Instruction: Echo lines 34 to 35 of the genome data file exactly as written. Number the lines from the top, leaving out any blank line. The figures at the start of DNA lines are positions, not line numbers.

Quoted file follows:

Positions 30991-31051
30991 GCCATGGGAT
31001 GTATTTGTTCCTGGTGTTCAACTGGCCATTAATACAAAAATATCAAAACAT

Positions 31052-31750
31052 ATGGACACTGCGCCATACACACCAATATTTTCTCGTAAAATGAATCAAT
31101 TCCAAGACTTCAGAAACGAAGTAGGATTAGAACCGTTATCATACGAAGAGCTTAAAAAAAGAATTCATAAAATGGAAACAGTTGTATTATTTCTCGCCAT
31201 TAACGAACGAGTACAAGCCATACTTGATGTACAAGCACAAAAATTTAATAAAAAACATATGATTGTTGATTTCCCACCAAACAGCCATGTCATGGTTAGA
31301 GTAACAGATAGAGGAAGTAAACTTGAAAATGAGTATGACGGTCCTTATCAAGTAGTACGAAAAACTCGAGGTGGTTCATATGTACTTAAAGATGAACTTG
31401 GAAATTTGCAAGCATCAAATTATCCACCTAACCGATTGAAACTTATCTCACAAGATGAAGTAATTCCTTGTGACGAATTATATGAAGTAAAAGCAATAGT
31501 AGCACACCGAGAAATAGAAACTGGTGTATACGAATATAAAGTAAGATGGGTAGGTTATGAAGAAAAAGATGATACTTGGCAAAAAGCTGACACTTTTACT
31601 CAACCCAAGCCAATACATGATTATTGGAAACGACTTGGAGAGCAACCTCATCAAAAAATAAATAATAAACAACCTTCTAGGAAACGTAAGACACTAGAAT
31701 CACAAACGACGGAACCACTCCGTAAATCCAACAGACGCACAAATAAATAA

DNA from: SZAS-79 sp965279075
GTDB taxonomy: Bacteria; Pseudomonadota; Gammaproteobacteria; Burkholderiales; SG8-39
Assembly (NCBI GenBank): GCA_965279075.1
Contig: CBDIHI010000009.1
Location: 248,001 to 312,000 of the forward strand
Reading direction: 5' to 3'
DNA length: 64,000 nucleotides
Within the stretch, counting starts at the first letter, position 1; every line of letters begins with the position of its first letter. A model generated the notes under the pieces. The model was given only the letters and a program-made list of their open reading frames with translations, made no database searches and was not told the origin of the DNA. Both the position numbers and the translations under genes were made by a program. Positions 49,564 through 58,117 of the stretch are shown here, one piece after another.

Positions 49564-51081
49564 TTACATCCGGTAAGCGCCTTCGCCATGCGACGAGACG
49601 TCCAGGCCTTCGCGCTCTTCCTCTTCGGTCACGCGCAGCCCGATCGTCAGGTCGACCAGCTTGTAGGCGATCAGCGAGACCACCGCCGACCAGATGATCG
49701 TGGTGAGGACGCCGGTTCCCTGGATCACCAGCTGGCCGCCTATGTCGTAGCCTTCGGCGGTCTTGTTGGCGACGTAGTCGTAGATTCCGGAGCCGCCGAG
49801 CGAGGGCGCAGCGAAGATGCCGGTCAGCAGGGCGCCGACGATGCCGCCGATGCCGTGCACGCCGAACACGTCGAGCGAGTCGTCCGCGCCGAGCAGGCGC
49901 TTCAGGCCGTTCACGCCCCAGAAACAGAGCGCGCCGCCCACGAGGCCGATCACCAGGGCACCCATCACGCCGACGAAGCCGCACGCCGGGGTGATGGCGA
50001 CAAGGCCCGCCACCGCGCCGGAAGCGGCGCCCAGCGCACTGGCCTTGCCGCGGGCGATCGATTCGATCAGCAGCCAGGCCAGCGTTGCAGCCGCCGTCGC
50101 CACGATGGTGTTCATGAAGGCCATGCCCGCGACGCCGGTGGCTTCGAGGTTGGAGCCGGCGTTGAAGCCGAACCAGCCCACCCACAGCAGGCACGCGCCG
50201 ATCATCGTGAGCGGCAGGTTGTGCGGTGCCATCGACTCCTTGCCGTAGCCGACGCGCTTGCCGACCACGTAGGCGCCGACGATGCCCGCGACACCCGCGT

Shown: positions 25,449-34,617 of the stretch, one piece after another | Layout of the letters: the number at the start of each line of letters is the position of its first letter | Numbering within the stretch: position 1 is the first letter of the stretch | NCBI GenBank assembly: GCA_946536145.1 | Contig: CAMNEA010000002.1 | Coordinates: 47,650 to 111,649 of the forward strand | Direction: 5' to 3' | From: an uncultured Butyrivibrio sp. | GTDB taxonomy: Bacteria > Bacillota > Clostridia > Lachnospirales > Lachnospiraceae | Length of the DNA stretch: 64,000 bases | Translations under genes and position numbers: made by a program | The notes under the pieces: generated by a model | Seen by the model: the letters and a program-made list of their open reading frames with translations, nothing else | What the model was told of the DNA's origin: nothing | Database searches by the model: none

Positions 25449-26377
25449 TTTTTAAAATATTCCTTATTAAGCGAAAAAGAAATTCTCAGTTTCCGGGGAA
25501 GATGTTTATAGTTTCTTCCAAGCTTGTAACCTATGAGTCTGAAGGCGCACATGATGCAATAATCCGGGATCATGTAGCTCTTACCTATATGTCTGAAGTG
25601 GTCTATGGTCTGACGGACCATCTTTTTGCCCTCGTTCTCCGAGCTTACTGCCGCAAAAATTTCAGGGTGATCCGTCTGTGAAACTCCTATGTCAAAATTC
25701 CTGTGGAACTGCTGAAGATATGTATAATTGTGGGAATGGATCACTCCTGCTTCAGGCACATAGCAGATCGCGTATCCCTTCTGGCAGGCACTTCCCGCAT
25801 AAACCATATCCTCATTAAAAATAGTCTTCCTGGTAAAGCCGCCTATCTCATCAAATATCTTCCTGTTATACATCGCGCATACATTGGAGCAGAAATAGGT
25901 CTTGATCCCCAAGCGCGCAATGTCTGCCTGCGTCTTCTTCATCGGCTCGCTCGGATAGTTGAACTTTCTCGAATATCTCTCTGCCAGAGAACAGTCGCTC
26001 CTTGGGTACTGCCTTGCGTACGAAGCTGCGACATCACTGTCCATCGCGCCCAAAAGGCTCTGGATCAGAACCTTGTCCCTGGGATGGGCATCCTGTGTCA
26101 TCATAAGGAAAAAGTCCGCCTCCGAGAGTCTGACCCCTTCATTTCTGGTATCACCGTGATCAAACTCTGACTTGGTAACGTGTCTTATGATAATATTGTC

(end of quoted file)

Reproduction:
25601 GTCTATGGTCTGACGGACCATCTTTTTGCCCTCGTTCTCCGAGCTTACTGCCGCAAAAATTTCAGGGTGATCCGTCTGTGAAACTCCTATGTCAAAATTC
25701 CTGTGGAACTGCTGAAGATATGTATAATTGTGGGAATGGATCACTCCTGCTTCAGGCACATAGCAGATCGCGTATCCCTTCTGGCAGGCACTTCCCGCAT